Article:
Birth by Design: Pregnancy, Maternity Care, and Midwifery in North America and Europe

By Raymond Devries; Sirpa Wrede et al. | Go to book overview

Foreword

Robbie Davis-Floyd

The title for this book was chosen at a Midwifery Today 1 conference held in Salem, Massachusetts. Three of the contributors to this book—Raymond DeVries, Eugene Declercq, and I—were conference speakers. Our talks on that sunshiny day in the fall of 1997 fit well with the conference theme of counteracting negative stereotypes of midwives. Ray described his extensive research on the Dutch obstetrical system, which American midwives have long regarded with awe, envying the central place held by midwives in Dutch maternity care, the extensive governmental support they receive, and the 30 percent home birth rate they maintain (DeVries 1996, xiv-xix). Gene eloquently told the story of Hannah Porn, a professionally trained Finnish midwife whose life work was attending the births of the women of her immigrant community in Massachusetts in the early 1900s. Through extensive historical research, Gene had discovered that Hannah Porn had been repeatedly arrested and persecuted by the physicians in her area as they sought to cement their monopoly over childbirth, but had nevertheless continued to attend births, literally, until the day she died (Declercq 1994). And I gave a talk about the development of direct-entry midwifery in the United States, focusing on the challenges American midwives have faced and transcended during their process of professionalization (Davis-Floyd 1998). As it turned out, these topics foreshadowed many of the issues addressed in the book you now hold in your hands: the history of midwifery and the tension between the spiritual calling and the professional agenda that many midwives experience, the medicalization of reproduction and the dilemmas this has posed for midwives and for women, the diversity of cultural approaches to birth, and the embeddedness of birth practitioners in larger political and gender struggles over the question, “Whose knowledge counts?” 2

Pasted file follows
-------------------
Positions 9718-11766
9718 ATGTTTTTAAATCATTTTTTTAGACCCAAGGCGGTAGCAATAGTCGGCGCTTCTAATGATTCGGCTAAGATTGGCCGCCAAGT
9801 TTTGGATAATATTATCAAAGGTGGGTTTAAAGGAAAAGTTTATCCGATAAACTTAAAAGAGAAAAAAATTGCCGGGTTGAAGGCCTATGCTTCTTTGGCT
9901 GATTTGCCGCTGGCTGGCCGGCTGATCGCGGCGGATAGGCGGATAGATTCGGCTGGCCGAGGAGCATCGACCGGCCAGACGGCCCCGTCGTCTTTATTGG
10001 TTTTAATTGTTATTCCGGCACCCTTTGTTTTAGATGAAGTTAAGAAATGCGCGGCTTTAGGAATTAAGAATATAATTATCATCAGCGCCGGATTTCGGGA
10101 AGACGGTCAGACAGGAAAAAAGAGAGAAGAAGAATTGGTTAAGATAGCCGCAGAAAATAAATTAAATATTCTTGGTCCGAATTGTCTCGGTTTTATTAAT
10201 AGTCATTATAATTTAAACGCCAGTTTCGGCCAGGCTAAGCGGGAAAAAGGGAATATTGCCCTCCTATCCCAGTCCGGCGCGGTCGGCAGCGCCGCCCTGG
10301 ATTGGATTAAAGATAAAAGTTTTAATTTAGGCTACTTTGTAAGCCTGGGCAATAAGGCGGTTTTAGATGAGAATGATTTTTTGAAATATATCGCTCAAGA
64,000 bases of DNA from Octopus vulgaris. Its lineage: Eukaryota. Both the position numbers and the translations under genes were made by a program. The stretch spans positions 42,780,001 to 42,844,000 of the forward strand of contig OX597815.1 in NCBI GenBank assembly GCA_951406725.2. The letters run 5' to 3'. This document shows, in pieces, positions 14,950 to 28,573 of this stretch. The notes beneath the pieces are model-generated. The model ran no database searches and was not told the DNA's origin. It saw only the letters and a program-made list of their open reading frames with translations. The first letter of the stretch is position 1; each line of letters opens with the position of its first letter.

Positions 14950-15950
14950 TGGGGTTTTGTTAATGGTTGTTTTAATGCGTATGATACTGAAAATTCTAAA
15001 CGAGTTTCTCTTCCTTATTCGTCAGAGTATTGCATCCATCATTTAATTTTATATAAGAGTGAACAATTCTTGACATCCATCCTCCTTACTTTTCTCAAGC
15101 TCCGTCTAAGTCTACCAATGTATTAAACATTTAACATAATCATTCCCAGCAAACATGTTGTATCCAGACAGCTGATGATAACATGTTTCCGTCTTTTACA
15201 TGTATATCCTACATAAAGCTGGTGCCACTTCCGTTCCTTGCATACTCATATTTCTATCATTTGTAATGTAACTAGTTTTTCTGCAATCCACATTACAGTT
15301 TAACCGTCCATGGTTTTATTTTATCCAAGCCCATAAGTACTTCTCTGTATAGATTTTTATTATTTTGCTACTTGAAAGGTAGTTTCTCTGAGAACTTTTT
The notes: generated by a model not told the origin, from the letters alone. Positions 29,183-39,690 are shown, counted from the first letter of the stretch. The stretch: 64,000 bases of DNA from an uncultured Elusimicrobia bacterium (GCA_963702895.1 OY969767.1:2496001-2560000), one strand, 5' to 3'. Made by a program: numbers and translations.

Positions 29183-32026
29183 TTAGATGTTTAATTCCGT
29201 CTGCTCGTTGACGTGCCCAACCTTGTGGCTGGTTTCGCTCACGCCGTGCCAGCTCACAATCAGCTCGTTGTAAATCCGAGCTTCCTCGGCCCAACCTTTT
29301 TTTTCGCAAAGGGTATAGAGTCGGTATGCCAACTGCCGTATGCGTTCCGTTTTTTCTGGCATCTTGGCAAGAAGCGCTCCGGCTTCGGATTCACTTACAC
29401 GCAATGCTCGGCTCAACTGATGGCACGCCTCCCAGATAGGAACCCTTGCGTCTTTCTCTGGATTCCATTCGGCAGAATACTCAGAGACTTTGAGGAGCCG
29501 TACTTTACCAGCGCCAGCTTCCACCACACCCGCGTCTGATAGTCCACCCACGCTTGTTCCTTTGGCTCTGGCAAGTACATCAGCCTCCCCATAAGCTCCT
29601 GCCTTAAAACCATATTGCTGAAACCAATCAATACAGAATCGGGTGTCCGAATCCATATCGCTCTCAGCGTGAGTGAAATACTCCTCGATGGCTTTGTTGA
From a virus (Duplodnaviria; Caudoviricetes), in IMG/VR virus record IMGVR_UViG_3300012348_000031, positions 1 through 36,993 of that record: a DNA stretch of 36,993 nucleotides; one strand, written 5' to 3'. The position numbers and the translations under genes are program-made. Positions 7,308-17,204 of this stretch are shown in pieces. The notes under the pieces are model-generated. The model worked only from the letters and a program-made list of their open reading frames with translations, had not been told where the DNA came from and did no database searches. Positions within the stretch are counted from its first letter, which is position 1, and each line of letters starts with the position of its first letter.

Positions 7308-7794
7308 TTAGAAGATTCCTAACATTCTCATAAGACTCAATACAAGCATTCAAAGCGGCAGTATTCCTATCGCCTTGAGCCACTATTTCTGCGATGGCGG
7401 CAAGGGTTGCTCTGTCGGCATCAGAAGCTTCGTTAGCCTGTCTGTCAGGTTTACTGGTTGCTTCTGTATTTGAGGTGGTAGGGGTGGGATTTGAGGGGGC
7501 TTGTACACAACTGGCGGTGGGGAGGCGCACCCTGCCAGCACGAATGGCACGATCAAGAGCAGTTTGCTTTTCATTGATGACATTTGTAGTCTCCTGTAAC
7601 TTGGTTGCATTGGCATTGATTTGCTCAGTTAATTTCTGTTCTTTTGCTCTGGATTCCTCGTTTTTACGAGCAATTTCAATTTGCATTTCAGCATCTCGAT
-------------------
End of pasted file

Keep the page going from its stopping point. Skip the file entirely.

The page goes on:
In the evening, Ray, Gene, and I sat down to discuss these larger issues and their relationship to this volume, the creation of which was but barely begun. Soon our discussion moved into a search for the right book title. We began with The Social Shaping of Maternity Care in Euroamerica. It was descriptive and accurate, but too long and too boring to serve as the actual title. We tried several variations, but none of

-vii-

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Birth by Design: Pregnancy, Maternity Care, and Midwifery in North America and Europe
Table of contents

Table of contents

  • Title Page iii
  • Contents v
  • Foreword vii
  • Introduction: Why Maternity Care is Not Medical Care xi
  • Part I: - The Politics of Maternity Care 1
  • Introduction to Part I 3
  • Part II - Providing Care 113
  • Introduction to Part II 115
  • Part III - Society, Technology, and Practice 199
  • Introduction to Part III 201
  • Appendix 267
  • Contributors 280
  • Index 285
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